The English National Institute for Health and Clinical Excellence (NICE) published a clinical guideline in the year 2011 on alcohol-use disorders to improve treatment in England, Wales and Northern Ireland for alcohol dependence and harmful use (NICE, 2011). Clinical guidance on these topics already exists in Scotland (Scottish Intercollegiate Guidelines Network, 2003). The NICE guidance has been developed by the National Collaborating Centre for Mental Health (NCCMH) for use in primary, secondary, community and social care. It is the third part of a series of NICE publications on managing the harms associated with alcohol misuse. The other documents in the series are a public health guideline on alcohol problems (NICE, 2010), and clinical guidance on managing alcohol-use disorders which concentrates on alcohol-related problems seen in the acute general hospital (National Clinical Guidelines Centre, 2010).
Like other NICE guidelines, the guidance begins by outlining two main ‘principles of care’ on which its clinical recommendations are based. The first is ‘building a trusting relationship and providing information’ (2011, p. 14). This includes the importance of respecting the dignity and privacy of patients and acknowledging ‘ … that stigma and discrimination is often associated with alcohol misuse and that minimising the problem may be part of the service user’s presentation’ for treatment (2011, p. 14). The second principle, ‘working with and supporting families and carers’, encourages families to be involved in treatment, providing them with information and identifying and meeting their needs (2011, p. 14). In the latter principle, NICE reflects a consensus among those working in the field of addiction that social and environmental factors influence drinking and recovery (Edwards and Gross, 1976; Leshner, 1997; Volkow and Li, 2005).
The evidence base reported in the full NICE guideline by the NCCMH illustrates further the importance attached to the social dimensions of dependence. It states, for example, that all degrees of alcohol misuse can ‘ … stem from a range of environmental and social factors’ (NCCMH 2011, p. 78); this includes the affordability of alcohol, high levels of alcohol consumption in the population and cultural attitudes surrounding alcohol (NCCMH, 2011, p. 25) The document notes that negative life events can lead to alcohol problems, but also provide the impetus for individuals, including those who are dependent on alcohol, to stop drinking—though positive life events also support recovery (NCCMH, 2011, p. 78). The full guideline states that obstacles to treatment include ‘ … internal and external stigma … ’and ‘ … an apprehension towards discussing alcohol-related issues with healthcare professionals … ’(NCCMH, 2011, p. 79). Factors that can help facilitate treatment and recovery are identified as including supportive social networks (NCCMH, 2011, p. 79); those with less social stability and contacts not associated with alcohol do not fare as well in recovery as individuals with such support (NCCMH, 2011, p. 26f). This emphasizes, in part, why the family and friends of those with dependency problems ‘require information and support from healthcare professionals’ (NCCMH, 2011, p. 80).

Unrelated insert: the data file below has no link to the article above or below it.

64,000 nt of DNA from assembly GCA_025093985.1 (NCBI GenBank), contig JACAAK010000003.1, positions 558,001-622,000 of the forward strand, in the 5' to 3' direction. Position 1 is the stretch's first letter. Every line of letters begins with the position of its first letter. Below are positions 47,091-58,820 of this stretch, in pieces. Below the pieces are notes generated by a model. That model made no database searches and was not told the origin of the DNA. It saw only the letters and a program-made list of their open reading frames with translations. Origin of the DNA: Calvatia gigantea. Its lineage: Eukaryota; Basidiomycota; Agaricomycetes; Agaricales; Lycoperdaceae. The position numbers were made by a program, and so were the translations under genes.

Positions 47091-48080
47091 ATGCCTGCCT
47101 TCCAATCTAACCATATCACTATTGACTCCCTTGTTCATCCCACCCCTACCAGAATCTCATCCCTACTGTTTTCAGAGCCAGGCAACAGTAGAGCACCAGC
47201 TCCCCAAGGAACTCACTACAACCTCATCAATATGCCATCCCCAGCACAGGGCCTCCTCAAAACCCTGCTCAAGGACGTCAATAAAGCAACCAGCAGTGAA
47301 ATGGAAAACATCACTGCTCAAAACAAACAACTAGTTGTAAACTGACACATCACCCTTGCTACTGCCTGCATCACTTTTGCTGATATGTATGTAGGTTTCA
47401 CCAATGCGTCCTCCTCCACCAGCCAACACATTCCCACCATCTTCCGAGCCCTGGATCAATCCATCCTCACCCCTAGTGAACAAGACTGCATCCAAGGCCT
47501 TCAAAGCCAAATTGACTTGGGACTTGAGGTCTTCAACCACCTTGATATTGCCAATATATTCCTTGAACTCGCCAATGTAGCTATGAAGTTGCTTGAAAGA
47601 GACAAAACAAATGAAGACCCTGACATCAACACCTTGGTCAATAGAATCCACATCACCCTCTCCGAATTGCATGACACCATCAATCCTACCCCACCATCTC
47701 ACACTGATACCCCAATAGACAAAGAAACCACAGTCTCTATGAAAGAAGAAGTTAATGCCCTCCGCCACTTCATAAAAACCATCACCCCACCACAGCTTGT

The NICE guidance is likely to have a positive influence on the treatment of alcohol dependence. The guidance will help to target the limited funding that is available for alcohol treatment, but it is likely that it will still encounter considerable financial constraints. Treatment for alcohol problems continues to fare poorly in the funding stakes compared, for example, to illegal drug use (Prime Minister’s Strategy Unit, 2004; Department of Health, National Audit Office, 2008, p. 7). Yet evidence of the cost effectiveness of alcohol treatment supports efforts to improve its provision (UKATT, 2005; Raistrick et al., 2006). The success of the guidance will also be impeded by the reluctance of many living with alcohol dependence to enter treatment (Drummond et al., 2005; NICE, 2011). This is partly due, as NICE acknowledges, to the social stigma that surrounds the condition (Turning Point, 2003; WHO, 2004; NICE, 2011; Schomerus et al., 2011a). In addition, the efforts of NICE to improve the therapeutic support available for alcohol dependence may be compromised if the guidance is not supported adequately by public policy. Indeed, the failure of policy to attend to the particular challenges associated with the alcohol dependence may hamper efforts to improve treatment. It will be argued here that policy risks increasing the stigma that surrounds dependence and eroding the trust needed to encourage dependent drinkers to seek treatment.